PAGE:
C6u—U.S. Customs Tariff (HTSUS) Classification
Subscriber price: $295.00, Non-subscriber price: $380.00
Estimated total study time: 20 hours 41 minutes
This is a comprehensive "nuts and bolts" training in how to properly classify goods in the U.S. customs tariff. You will learn the structure of the Harmonized Tariff Schedule of the United States ("HTSUS") and how to apply the HTS classification steps known as General Rules of Interpretation ("GRIs") to most types of products. The Additional Rules of Interpretation, general notes, including USMCA eligibility and the most commonly used special provisions in the HTSUS (Chapter 98 and 99), are introduced.
This course is updated at the beginning of each year to reflect the amendments to the basic HTSUS. Links to the online version and to download the current HTSUS are provided. However, some students may find it more convenient to use the HTSUS in paper format to complete the practical exercises.
Use this course to rapidly train staff newly assigned to handle HTSUS and to fill in the gaps for existing staff who perform basic classification but who have not been formally trained.
Note: To keep this course relatively short, we do not provide complex practical application exercises for GRIs 3 and 4. For more in-depth training in HTS classification, we recommend GISTnet Course C5—Harmonized Tariff (HTS) Classification. Alternatively, for drill and practice purposes after taking this course, assign C8u—HTSUS Classification Post Evaluation; Learning by Practice and Simulation. Please note, there is also a final exam for certification purposes at the end of C8u.
Classification of Goods in the HTSUS (C6u)
The Harmonized Tariff Schedule of the United States (HTSUS) is subdivided into various elements which together form the structure of the nomenclature. In order to perform accurate classification it is essential to understand the relation between the elements. These elements are sections, chapters, subchapters, headings, subheadings, and notes. This first lesson deals with the general overall structure, and the breakdown by sections.
(Estimated study time: 1 hour 0 minutes)
- Background of the Harmonized System
- Reasons for Global Harmonization
- The Core Classification System for Participating Countries
- Periodic Harmonized System Updates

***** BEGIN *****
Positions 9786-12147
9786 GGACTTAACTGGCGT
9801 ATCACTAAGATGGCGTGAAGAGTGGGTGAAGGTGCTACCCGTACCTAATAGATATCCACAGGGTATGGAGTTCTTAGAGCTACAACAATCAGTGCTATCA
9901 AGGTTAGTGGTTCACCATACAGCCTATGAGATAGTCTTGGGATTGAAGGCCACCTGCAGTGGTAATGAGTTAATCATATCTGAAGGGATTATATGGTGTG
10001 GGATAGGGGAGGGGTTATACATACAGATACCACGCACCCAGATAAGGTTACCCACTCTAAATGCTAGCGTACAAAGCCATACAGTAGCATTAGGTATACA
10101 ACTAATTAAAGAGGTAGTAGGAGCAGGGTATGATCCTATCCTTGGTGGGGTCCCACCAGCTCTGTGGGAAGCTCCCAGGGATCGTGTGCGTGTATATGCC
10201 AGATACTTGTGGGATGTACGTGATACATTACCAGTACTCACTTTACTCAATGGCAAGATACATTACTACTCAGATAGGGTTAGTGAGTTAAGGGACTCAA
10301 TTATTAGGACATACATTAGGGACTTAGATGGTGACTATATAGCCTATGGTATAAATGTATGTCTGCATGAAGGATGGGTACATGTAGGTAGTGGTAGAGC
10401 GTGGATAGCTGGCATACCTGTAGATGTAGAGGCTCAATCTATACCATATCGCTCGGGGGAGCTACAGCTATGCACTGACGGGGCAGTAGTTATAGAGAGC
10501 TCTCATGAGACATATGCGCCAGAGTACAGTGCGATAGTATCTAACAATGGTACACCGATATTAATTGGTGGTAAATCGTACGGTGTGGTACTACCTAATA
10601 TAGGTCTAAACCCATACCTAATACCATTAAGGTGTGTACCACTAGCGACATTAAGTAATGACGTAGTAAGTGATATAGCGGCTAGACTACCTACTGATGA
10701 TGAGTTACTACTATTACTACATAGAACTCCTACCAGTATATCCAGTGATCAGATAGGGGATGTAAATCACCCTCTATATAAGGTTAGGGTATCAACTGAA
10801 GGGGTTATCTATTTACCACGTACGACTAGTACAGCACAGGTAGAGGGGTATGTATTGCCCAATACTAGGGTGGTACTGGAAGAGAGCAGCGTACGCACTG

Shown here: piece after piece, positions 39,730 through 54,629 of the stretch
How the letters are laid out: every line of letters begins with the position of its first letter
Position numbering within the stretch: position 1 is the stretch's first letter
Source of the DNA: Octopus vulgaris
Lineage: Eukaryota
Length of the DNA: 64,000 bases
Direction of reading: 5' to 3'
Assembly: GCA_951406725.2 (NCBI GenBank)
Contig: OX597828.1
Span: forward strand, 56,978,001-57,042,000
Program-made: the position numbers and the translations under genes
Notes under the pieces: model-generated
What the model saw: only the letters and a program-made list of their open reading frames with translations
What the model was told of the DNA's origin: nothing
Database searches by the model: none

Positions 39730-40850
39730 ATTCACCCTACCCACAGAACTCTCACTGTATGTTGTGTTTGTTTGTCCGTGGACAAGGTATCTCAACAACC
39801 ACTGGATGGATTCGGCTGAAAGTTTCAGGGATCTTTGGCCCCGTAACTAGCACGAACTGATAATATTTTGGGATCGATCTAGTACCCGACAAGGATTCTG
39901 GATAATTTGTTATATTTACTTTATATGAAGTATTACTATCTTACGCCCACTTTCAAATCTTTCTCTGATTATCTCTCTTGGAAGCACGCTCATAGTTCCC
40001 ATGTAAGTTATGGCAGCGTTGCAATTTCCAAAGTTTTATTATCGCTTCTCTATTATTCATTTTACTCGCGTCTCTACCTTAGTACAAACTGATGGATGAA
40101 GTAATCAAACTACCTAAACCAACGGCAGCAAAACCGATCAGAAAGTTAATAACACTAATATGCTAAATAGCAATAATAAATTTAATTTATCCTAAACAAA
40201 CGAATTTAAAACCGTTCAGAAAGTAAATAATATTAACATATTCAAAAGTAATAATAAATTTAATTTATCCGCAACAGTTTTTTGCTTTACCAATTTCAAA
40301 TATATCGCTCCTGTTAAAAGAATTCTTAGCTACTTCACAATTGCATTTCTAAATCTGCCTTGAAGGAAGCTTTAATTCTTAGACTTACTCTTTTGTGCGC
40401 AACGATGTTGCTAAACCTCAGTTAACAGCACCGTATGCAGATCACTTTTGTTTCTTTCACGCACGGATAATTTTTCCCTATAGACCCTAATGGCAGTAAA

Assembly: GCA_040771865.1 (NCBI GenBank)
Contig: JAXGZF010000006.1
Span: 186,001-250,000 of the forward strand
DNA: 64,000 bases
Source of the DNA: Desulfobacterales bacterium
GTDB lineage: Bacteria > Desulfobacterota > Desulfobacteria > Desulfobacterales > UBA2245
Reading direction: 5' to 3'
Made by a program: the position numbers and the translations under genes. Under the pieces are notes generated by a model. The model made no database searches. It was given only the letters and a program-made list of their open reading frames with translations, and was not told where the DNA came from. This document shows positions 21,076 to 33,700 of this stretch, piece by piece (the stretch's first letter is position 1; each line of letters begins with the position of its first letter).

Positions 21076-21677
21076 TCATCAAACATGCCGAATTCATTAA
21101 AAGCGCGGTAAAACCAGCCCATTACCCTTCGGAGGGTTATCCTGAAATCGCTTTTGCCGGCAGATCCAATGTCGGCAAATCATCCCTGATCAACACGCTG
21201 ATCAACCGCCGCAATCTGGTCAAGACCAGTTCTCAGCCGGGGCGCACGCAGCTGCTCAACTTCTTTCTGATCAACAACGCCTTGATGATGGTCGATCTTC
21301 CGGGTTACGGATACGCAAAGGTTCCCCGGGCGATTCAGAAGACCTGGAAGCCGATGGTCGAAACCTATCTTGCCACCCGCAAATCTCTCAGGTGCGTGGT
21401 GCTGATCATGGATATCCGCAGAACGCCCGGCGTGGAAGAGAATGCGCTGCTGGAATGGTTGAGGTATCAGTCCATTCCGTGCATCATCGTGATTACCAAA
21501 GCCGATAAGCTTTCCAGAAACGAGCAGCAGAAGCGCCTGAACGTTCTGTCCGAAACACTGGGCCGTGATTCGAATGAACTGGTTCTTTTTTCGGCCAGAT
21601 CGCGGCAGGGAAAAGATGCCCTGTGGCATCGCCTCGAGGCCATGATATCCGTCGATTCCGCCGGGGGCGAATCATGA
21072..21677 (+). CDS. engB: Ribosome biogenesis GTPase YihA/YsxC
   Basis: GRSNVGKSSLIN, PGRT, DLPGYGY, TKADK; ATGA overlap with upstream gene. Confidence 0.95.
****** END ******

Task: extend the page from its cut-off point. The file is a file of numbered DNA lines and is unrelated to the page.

- Overview of the U.S. Classification System
- U.S. Obligations under the Harmonized System Convention
- Maintenance of the HTSUS
- The U.S. Nomenclature System
- U.S. Tariff Classification Determines Duty and Taxes
- The Importer is Ultimately Responsible for Proper Classification
- Most Commodities are Classifiable
- How Important is it to Get the Right Classification?
- Responsibility for Classification of Imported Goods
- Basis for the HTSUS
- The HTSUS is Divided into Sections
HTSUS Framework (C6u, C6.1u)
This lesson continues with the breakdown of the HTSUS by chapters, headings and subheadings. Also available for download in this module is a unique Chapter and Heading listing that is not commercially available. This document allows a quick glance at the whole HTSUS condensed into less than 30 pages.
(Estimated study time: 45 minutes)
- Sections are Divided into Chapters
- Chapter and Heading Listing to the Rescue
- Chapters 1–97
- What about Chapters 98 and 99?
- Chapters are Divided into Headings
- Headings Organized in Subchapters
- Headings are Divided into Subheadings
- Subheadings are not born equal!
- Example of One-tab Subheading
- Example of a Two-tab Subheading
- Parts of the Tariff Number beyond Six Digits
HTSUS Section and Chapter Notes (C6u, C6.1u)
The next important thing to consider when determining the correct classification of an article are the section, chapter and subheading notes. Notes hold the key to exclusions and definition of terms.
(Estimated study time: 43 minutes)
- Section Notes and Chapter Notes
- Defining and Refining Classification Options
- Exclusions from Classification in Section and Chapter Notes
- Definitions of Goods or their Composition in Section and Chapter Notes
More on Notes, Language and Punctuation (C6u)
Apart from the very structure of the Harmonized Tariff Schedule of the United States (HTSUS), classifying involves the knowledge of the meaning of some Latin expressions, attention to punctuation, and awareness of the language of the HTSUS.